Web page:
The Swordsman’s Lament by G.M. White

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This was a review request and the author was nice enough to send me the audiobook! Thank you!!! I always accept audiobook reviews, I’ve got much more time for audiobooks than I do physical reading.

This is a fairly straight forward story that reads quickly. It’s an old school low magic/low fantasy murder mystery revolving around a prince.

The main character, Belasko, has been the King’s Champion for years, probably decades. He’s 37, and although that’s not terrible old, it does mean he’s one of the oldest duelists around. It’s not specifically said, or maybe I missed it, but it feels like anyone has the right to challenge Belasko to a duel to the death if they feel like it, so long as he’s not retired. It does lead to a lot of duels… and things are not looking great for Belasko. Once upon a time, he was the greatest swordsman anyone has seen. But, he’s starting to suffer from foot/arthritis problems, and he’s not as quick as he once was. Instead of relying on strength, speed, and stamina… he’s now relying on his cunning and experience when in the ring. He wants to find a replacement for himselfbut there’s just no one he’s met that he would trust with the lives of the royal family. That is, until he’s framed for the murder of the prince — which he absolutely did not do since he loved the Prince like a brother and is as loyal as they come. The prince was poisoned and Belasko as been framed, now he has to prove his innocence or hang for a crime he didn’t commit.

This is a small cast, smaller kind of setting taking place in once city, and the pacing moves quick for a murder mystery. The book is only around 225 pages so there’s not a lot of “filler” that wastes the readers time. The clues are there from the start, but I didn’t totally pick up on them, and although I may not have been thrilled about what the twist was — I can say that I did not see it coming which is essential for the impact of a reveal in a murder mystery.

The small cast let us get to know the main character very well, and there were flashback scenes that gave us a little more insight into him as a person. I would have liked a little more, to be honest. I have to say though, even on the last few pages we get to see a different angle of his life that we didn’t know before, so he continues to develop up until the very end, it’s just a short book without a ton of page time to commit to character development in a way a sprawling epic does. I liked Belasko as a person, it’s sort of hard not to. He’s a good person, loyal to the end, caring, and he’s aware of his strengths and his weaknesses giving him a well rounded and down to Earth appeal.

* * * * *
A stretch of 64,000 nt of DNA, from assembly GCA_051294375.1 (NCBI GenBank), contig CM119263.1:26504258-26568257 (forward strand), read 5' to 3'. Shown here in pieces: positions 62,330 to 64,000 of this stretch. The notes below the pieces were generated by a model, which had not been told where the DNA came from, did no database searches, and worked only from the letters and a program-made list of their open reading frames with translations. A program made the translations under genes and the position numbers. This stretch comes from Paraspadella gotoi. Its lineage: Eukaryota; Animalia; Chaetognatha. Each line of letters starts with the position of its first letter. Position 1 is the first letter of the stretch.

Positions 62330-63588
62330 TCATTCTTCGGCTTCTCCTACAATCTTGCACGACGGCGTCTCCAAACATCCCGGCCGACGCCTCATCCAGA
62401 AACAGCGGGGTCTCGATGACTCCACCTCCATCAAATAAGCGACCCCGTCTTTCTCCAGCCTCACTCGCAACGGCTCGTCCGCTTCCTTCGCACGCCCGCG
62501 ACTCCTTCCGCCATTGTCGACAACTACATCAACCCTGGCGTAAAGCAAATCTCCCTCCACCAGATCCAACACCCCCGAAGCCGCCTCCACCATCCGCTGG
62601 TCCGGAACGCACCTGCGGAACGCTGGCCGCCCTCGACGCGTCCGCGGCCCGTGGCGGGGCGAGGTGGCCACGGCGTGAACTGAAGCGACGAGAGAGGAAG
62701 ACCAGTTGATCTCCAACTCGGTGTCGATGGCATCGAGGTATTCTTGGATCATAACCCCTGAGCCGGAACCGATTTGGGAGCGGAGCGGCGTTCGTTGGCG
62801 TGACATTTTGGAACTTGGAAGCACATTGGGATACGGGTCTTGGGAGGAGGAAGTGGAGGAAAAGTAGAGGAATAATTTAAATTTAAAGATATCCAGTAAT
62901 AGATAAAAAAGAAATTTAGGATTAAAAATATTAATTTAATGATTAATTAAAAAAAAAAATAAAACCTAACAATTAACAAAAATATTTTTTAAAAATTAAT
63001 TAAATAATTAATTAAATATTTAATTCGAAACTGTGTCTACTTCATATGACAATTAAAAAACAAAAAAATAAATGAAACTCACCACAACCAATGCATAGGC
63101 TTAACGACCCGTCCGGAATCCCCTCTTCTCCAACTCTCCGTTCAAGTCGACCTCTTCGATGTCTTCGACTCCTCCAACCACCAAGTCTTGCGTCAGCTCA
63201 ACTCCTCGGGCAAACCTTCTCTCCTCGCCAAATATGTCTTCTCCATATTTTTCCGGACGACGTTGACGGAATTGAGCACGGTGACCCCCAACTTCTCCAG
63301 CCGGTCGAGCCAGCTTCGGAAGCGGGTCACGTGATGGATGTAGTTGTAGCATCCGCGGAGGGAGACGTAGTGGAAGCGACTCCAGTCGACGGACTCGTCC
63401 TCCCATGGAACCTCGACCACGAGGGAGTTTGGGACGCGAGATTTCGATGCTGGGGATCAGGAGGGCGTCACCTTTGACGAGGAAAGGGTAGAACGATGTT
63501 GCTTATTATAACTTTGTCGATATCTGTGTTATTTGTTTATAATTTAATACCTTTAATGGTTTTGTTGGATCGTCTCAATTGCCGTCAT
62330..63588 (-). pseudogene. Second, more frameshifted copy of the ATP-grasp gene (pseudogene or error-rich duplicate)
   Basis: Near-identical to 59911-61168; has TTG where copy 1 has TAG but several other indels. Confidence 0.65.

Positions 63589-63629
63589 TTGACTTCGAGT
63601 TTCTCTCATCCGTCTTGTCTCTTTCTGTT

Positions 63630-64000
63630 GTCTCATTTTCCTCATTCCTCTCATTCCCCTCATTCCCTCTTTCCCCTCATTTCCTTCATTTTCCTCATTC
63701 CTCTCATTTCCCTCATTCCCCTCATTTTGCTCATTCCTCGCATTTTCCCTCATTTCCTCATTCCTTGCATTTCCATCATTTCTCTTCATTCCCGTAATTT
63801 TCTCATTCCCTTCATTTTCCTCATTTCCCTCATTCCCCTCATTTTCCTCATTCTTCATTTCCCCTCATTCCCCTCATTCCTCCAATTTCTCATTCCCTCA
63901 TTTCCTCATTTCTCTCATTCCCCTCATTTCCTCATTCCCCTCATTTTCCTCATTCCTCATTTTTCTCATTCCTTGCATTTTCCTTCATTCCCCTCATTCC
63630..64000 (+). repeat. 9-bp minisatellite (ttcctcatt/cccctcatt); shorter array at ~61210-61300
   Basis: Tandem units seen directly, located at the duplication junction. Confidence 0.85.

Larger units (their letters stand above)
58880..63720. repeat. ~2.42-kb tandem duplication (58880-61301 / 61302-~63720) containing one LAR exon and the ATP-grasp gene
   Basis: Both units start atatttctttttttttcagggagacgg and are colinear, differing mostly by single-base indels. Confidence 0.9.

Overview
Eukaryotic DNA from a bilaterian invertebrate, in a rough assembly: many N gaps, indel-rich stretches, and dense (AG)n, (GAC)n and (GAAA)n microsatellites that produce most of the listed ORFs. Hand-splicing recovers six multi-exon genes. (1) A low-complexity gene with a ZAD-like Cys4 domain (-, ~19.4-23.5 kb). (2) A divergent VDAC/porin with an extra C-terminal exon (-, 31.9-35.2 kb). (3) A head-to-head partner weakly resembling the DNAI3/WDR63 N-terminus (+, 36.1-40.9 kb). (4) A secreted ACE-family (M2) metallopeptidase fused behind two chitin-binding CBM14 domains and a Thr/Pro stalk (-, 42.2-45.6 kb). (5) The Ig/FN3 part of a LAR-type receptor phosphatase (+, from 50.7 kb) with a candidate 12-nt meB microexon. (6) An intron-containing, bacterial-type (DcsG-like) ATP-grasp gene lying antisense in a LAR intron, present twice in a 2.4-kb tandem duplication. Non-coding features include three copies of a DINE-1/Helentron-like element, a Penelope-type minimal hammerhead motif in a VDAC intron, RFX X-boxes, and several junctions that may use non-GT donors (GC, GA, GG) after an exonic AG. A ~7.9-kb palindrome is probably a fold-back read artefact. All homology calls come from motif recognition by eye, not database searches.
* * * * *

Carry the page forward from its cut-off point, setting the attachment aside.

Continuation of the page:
The prose was good, and definitely sped the story along even faster since the prose read “breezy and light” for lack of a better term. There were a few instances where characters summarized in dialogue what the reader already knows and that’s always irksome for me, but it didn’t happen too often.

I also would have liked more World Building — I’m aware of another culture that they’re not friendly with and have warred with in the past… but I really have no idea what their government looks like outside of the royal trio we were introduced to. I’m not so sure what religion they follow, or what kinds of folklore, myths, or things along those lines. I would have liked a lot more meat from the world building than what I got, but that’s okay. It was a short, plot based book without a ton of room for that kind of thing. I don’t recall there being any magic at all, but some more fanciful beasts were mentioned in the abstract. This could really read more as a historical fiction/low fantasy.

It does have a wrapped up ending despite being book 1 in a series, so if you want something that could read as a stand alone and finish within a day for light engaging reading, this could be for you.


  • Plot: 12/15
  • Characters: 12/15
  • World Building: 8/15
  • Writing: 11/15
  • Pacing: 12/15
  • Originality: 10/15
  • Enjoyment: 7/10

Final score: 72/100